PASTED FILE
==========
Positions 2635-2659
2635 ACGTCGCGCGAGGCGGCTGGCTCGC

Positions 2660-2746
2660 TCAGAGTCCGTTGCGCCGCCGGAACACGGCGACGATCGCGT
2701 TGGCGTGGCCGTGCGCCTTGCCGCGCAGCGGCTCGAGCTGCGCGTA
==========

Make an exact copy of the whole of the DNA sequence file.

Positions 2635-2659
2635 ACGTCGCGCGAGGCGGCTGGCTCGC

Positions 2660-2746
2660 TCAGAGTCCGTTGCGCCGCCGGAACACGGCGACGATCGCGT
2701 TGGCGTGGCCGTGCGCCTTGCCGCGCAGCGGCTCGAGCTGCGCGTA